Friday, April 30, 2010

Testing your willpower

I ask you now, is this fair?

"Girl time" at the Delachaise

It seems inevitable for girlfriends go through periods of distance, not because of any flaw in the friendship, but because we become busy with our own lives and romantic involvements. But, one thing is for sure, you'll always know who your true friends are because true girlfriends always check back from time to time as a reminder that nothing between them has changed, to let the other know that this friendship is still important, still valued.  So you'll understand, why after a year of sparse contact, I needed to spend some serious "girl time" on Wednesday afternoon with my close friend Dani at the Delachaise.

The Delachaise Restaurant rests on one of the shortest blocks Uptown, a strange stretch of property that juts out towards St. Charles Avenue in the familiar guise of a streetcar...a streetcar with an awning and a patio fashioned from police barricades out front.  As odd as that sounds, the interior of the Delachaise is much more sophisticated with a long, elegant bar and comfortably cushioned booths at both the front and rear of the "car".

Dani and I wandered in and sat down at the bar.  I looked up at the chalkboard drink menus and saw that the Delachaise offered not only an amazing variety of wines, they also carried some interesting labels for beer, as well as hard liquor.  Handwritten lists for a variety of vodkas, gins, scotches, tequilas and more stood above his head, but when I asked the bartender for his "signature" cocktail, he told me "this is a wine bar, " and handed us menus.

When he walked away, Dani and I gave each other a knowing look, eyebrows raised, but I figured if the man only wants to pour wine, so be it. We decided to try a glass of '06 Alonso Vidella Malbec from Argentina.

Although the man that made a name for the Delachaise as a fine eatery in New Orleans no longer graced it's kitchens, I still couldn't help being curious about the food options.  Dani and I both wanted the Pomme Frites fried in goose fat and served with a malt vinegar aioli and spicy, peanut satay.  Now I realize, this is not a cheat night, but how often does quality girl time come along?  It was time to indulge a little. The wine was really wonderful, heavy and rich with the odor of blueberries and violets.  We warmed to the spirit quickly and conversations old and new transpired until we were awed by the aroma of our appetizer.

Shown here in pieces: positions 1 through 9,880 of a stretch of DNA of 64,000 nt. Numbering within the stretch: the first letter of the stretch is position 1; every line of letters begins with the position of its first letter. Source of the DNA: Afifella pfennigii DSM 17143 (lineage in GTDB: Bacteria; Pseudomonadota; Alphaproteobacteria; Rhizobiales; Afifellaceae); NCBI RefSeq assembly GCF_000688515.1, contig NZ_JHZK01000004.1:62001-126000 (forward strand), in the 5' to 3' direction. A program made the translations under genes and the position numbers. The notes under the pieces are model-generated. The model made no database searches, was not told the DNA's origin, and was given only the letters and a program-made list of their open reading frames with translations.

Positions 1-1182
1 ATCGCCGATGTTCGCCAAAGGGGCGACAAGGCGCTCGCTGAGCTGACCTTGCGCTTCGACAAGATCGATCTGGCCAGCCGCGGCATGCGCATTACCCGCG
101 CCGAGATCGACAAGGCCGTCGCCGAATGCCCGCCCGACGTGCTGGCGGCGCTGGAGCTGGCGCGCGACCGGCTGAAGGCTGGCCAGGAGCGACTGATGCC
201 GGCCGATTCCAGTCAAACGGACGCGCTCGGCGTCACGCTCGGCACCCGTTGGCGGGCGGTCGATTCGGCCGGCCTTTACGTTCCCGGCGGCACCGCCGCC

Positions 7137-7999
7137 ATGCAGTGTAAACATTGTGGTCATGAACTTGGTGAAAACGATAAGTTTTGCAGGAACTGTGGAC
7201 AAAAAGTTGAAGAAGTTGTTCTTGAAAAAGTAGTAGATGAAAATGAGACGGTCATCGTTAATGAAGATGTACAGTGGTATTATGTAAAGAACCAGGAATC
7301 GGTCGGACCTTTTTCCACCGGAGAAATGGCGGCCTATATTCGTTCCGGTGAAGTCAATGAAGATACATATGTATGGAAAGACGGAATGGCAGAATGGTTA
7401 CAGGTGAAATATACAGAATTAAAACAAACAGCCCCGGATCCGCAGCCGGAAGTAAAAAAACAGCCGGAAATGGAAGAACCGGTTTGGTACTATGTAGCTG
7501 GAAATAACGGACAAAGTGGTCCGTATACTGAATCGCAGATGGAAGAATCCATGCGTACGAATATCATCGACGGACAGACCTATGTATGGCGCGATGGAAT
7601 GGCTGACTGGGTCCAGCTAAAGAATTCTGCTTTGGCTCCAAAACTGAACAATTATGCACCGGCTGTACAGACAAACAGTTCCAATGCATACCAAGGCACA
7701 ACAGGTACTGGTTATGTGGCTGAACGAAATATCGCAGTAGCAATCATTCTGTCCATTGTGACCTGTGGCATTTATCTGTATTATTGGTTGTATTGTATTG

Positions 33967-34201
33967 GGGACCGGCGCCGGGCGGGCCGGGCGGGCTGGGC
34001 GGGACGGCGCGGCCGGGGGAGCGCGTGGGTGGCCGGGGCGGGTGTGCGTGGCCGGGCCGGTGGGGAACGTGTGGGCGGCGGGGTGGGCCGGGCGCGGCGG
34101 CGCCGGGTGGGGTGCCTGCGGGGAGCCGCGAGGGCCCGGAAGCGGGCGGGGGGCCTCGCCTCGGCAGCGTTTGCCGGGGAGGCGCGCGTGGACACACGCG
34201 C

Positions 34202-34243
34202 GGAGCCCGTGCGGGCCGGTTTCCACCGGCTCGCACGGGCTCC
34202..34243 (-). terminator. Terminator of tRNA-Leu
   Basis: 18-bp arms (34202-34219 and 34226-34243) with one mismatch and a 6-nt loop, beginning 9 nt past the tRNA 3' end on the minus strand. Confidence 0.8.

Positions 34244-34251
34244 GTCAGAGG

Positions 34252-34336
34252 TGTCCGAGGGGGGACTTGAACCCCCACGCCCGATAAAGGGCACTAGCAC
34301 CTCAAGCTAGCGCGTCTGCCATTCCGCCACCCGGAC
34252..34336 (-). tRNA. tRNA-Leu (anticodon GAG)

Brushing aside the slightly sloppy service, we found some fries drowning in the aioli sauce dish, the food was pretty tasty and we made quick work of it.  Still a bit hungry, we decided to order another wine, a glass of Grenache, a 2004 Domaine Cuvee de Beaume and their Grilled Eggplant "Cannolis" with Chevre and ricotta piped into the rolls of eggplant served with a "Muhammara" sauce.  Although Muhammara is supposed to be a spicy pepper dip, the sauce tasted suspiciously similar to the satay we ate earlier with the fries.  I have to admit the "cannolis" were tasty though, and we had no difficulty polishing them off.

The second wine (which we chose at random, I might add) featured a lighter, fruitier flavor with a higher alcohol content and I actually enjoyed it more than the Malbec as it reminded me more of the season, more appropriate for the warmer weather.

The warmth of our conversation mixed with good wine and tasty bites made for a lovely afternoon that I won't soon forget. The atmosphere of the Delachaise made a perfect location for us to re-ignite our friendship and give us both a chance to step away from our responsibilities for a short while and be carefree, giddy girls again.  I only wish it could happen more often...

Wednesday, April 28, 2010

Babylon: Exalting in clean clothes and delicious cuisine

Laundry day can be a long period of dull-as-dishwater drudgery for someone without a washer and dryer in their home...someone exactly like me.  Sure, you could catch up on some light reading or master the latest NYT crossword puzzle (I never could get past Wednesday), but most of the time you sit twiddling your thumbs while you watch the clothes go round and round in the dryers for what seems like an eternity.  I have this theory that time actually DOES move more slowly when forced to watch the timers tick down on the machines and that, only when you walk away or become busy with another errand, will the timers return to normal and even pass more quickly. But what does one do?

I believe I have found a solution.

On Maple Street, there is an interesting old building that houses a laundromat and a restaurant both with the mystical, magical name of Babylon.  I discovered that if I can get my seven loads started and swishing, I can go next door, enjoy a delicious lunch and be back in time for the drying cycle with a smile on my face and full tummy.

Although it doesn't look fancy (how fancy could a place be while attached to a laundromat?), the food at Babylon Cafe (7724 Maple Street) is simply wonderful and the price is perfect for those dining on a budget.  The last time I was there, I enjoyed their combination appetizer plate that featured stuffed grape leaves, Tabuleh (similar to a Greek salad), falafel. Baba Ghanoush (eggplant dip), hummus, yogurt and cucumber dip and a large basket of bread.  You server will ask whether you desire pita bread or their own fresh, homemade bread...I highly recommend you select the latter.